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Displaced Puerto Ricans face obstacles getting health care

Paula Andalo, Kaiser Health News on

Published in Health & Fitness

The federal government has granted people affected by the devastating hurricanes that wracked coastal states and Puerto Rico 15 extra days to sign up for health coverage under the Affordable Care Act.

But Puerto Ricans who fled to the mainland after the destruction face problems well beyond timing.

Many of those Americans have complicated questions about whether the Medicaid or Medicare coverage they had in Puerto Rico will shift with them to their new locations. And for those seeking private coverage, using the ACA's insurance marketplaces will likely be a new experience because the federal health law didn't establish those marketplaces in the U.S. territory.

Members of Congress from Florida said last Wednesday they are concerned that many of these recent arrivals, as well as insurance companies and navigators, are confused. They sent a letter to Seema Verma, the director of the Centers for Medicare & Medicaid Services (CMS), requesting that federal officials put out a fact sheet to "provide much-needed clarity and alleviate confusion" among Puerto Ricans who have relocated to the States.

Insurance enrollment on the health law's marketplaces ends for most people Dec. 15. In a bow to the hardships caused by the August and September storms, residents living in hard-hit areas of Texas, Florida and Georgia are allowed to sign up as late as Dec. 31. But waiting until those final 15 days means that the start of their coverage is delayed until Feb. 1.

Many Puerto Ricans driven from their homes, however, are negotiating layers of red tape. In Puerto Rico, nearly three-quarters of Medicare beneficiaries are in private Advantage plans. Many have questions about whether those plans will cover them stateside.

 

Also, the Medicaid program for low-income residents in Puerto Rico covers nearly half of the island's residents -- a rate higher than any state -- but it's not clear that people moving stateside will continue to qualify because they may not meet the tighter eligibility standards. That is especially true if their new home state did not expand Medicaid under the ACA to all adults earning up to 138 percent of the federal poverty level (about $16,000 for an individual).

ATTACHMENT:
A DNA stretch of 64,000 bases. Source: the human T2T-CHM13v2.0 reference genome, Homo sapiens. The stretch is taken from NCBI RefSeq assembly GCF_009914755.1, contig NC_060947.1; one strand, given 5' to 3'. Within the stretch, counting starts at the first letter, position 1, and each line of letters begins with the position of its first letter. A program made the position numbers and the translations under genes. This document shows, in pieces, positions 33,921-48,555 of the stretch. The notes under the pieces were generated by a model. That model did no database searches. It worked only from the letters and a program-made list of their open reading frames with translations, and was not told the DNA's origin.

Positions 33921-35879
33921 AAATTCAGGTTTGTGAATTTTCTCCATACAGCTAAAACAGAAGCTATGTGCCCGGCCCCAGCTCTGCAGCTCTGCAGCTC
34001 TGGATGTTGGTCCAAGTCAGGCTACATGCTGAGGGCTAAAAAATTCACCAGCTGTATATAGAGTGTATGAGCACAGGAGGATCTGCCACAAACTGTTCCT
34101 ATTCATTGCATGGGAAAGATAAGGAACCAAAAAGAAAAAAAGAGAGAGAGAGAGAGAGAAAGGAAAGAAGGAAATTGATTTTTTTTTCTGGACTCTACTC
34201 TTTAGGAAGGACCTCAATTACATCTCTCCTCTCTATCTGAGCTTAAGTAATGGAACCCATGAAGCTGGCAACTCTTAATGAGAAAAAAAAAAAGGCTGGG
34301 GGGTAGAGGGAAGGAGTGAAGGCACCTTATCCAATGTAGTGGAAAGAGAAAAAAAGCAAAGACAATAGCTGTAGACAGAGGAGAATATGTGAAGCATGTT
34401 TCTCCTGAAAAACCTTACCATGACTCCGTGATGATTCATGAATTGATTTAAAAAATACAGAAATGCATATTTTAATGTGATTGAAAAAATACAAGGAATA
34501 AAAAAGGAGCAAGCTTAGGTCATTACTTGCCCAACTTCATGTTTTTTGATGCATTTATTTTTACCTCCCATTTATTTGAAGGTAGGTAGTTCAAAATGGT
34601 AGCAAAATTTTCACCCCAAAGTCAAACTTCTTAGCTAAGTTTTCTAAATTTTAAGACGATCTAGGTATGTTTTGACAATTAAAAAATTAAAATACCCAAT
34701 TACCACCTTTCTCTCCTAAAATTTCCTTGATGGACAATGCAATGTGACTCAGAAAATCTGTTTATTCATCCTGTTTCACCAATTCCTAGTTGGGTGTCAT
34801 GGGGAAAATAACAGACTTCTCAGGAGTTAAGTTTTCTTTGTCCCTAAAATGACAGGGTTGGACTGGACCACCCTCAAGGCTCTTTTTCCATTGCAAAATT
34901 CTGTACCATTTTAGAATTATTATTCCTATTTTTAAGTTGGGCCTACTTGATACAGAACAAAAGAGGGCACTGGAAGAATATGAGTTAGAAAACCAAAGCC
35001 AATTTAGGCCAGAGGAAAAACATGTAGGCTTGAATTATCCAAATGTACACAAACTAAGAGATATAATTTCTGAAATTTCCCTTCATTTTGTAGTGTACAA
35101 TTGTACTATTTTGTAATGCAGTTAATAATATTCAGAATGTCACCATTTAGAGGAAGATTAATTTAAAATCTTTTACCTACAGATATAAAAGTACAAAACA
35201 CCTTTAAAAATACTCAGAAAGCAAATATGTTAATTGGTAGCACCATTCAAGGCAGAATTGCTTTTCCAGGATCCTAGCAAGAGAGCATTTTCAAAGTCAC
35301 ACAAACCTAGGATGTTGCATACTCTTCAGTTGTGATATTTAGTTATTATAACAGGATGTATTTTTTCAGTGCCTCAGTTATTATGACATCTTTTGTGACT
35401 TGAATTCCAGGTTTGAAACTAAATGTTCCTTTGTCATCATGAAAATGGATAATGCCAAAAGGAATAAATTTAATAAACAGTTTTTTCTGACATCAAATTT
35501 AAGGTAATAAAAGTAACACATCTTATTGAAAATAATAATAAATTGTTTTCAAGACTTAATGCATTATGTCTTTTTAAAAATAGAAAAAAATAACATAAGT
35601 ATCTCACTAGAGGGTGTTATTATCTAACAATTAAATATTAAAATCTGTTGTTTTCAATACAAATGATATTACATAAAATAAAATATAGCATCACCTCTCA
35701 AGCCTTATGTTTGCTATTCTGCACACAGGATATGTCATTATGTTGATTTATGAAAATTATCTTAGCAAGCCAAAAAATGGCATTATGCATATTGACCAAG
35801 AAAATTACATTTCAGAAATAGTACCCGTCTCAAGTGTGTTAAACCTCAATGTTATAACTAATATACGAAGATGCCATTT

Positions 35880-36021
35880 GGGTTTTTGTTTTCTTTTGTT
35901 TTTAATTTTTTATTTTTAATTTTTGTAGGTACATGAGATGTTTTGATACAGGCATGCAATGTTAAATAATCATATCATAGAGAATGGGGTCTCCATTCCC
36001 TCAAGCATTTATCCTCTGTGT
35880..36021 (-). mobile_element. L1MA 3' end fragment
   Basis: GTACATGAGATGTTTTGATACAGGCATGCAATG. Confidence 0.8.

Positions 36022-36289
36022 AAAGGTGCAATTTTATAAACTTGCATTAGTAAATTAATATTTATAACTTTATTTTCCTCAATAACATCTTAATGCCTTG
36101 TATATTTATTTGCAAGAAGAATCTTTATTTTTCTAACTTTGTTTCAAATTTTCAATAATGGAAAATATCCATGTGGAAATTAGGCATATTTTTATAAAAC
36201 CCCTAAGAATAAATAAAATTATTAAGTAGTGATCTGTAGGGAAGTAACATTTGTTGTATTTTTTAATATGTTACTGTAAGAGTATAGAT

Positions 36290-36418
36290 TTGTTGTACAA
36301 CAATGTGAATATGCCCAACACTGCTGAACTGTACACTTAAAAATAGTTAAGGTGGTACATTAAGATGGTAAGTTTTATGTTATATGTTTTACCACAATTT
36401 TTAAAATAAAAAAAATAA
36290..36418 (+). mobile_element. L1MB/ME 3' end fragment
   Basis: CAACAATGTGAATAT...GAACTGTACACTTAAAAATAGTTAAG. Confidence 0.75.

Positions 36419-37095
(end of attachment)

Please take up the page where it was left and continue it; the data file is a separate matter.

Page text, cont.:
At the very least, they will have to reapply for Medicaid coverage. Often the most effective route is through the ACA marketplaces. That process will show them whether they are eligible for Medicaid or perhaps a federal subsidy to purchase a private plan.

According to a CMS memo released in September, they can call the HealthCare.gov help line (1-800-318-2596) for help. The memo, which doesn't provide details about what documentation is needed, also says that "individuals may experience qualifying events due to a hurricane that makes them eligible for a special enrollment period (SEP)" to access another health plan. For example, individuals who temporarily relocated to Florida due to a hurricane and are now out of their health plan coverage area could be eligible for a special enrollment period because of the move.

After the storms hit, the Federal Emergency Management Agency (FEMA) designated all counties in Florida and Georgia, and 53 in Texas, to receive "individual assistance" or "public assistance." In Puerto Rico, this category was granted to 31 of the island's 78 municipalities.

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